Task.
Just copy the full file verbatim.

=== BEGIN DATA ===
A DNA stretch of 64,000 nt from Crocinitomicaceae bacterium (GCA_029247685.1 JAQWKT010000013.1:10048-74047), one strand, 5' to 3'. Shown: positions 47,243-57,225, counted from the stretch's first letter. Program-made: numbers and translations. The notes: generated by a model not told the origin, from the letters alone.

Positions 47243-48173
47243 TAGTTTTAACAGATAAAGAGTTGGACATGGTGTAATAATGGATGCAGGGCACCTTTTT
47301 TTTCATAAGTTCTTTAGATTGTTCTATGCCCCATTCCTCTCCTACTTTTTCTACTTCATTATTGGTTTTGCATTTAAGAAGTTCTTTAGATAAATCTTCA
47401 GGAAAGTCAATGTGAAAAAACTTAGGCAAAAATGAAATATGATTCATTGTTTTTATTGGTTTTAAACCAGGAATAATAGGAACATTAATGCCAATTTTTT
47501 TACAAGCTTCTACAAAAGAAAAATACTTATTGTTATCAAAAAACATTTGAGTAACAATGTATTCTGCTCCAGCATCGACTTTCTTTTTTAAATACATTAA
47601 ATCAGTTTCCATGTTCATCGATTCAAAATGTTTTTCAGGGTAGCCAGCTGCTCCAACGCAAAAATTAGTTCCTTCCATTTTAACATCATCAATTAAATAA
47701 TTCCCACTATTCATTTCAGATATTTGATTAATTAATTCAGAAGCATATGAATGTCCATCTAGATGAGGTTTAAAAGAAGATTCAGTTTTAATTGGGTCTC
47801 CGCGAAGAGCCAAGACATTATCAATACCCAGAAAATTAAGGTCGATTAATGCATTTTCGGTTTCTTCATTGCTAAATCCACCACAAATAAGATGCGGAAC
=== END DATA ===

A DNA stretch of 64,000 nt from Crocinitomicaceae bacterium (GCA_029247685.1 JAQWKT010000013.1:10048-74047), one strand, 5' to 3'. Shown: positions 47,243-57,225, counted from the stretch's first letter. Program-made: numbers and translations. The notes: generated by a model not told the origin, from the letters alone.

Positions 47243-48173
47243 TAGTTTTAACAGATAAAGAGTTGGACATGGTGTAATAATGGATGCAGGGCACCTTTTT
47301 TTTCATAAGTTCTTTAGATTGTTCTATGCCCCATTCCTCTCCTACTTTTTCTACTTCATTATTGGTTTTGCATTTAAGAAGTTCTTTAGATAAATCTTCA
47401 GGAAAGTCAATGTGAAAAAACTTAGGCAAAAATGAAATATGATTCATTGTTTTTATTGGTTTTAAACCAGGAATAATAGGAACATTAATGCCAATTTTTT
47501 TACAAGCTTCTACAAAAGAAAAATACTTATTGTTATCAAAAAACATTTGAGTAACAATGTATTCTGCTCCAGCATCGACTTTCTTTTTTAAATACATTAA
47601 ATCAGTTTCCATGTTCATCGATTCAAAATGTTTTTCAGGGTAGCCAGCTGCTCCAACGCAAAAATTAGTTCCTTCCATTTTAACATCATCAATTAAATAA
47701 TTCCCACTATTCATTTCAGATATTTGATTAATTAATTCAGAAGCATATGAATGTCCATCTAGATGAGGTTTAAAAGAAGATTCAGTTTTAATTGGGTCTC
47801 CGCGAAGAGCCAAGACATTATCAATACCCAGAAAATTAAGGTCGATTAATGCATTTTCGGTTTCTTCATTGCTAAATCCACCACAAATAAGATGCGGAAC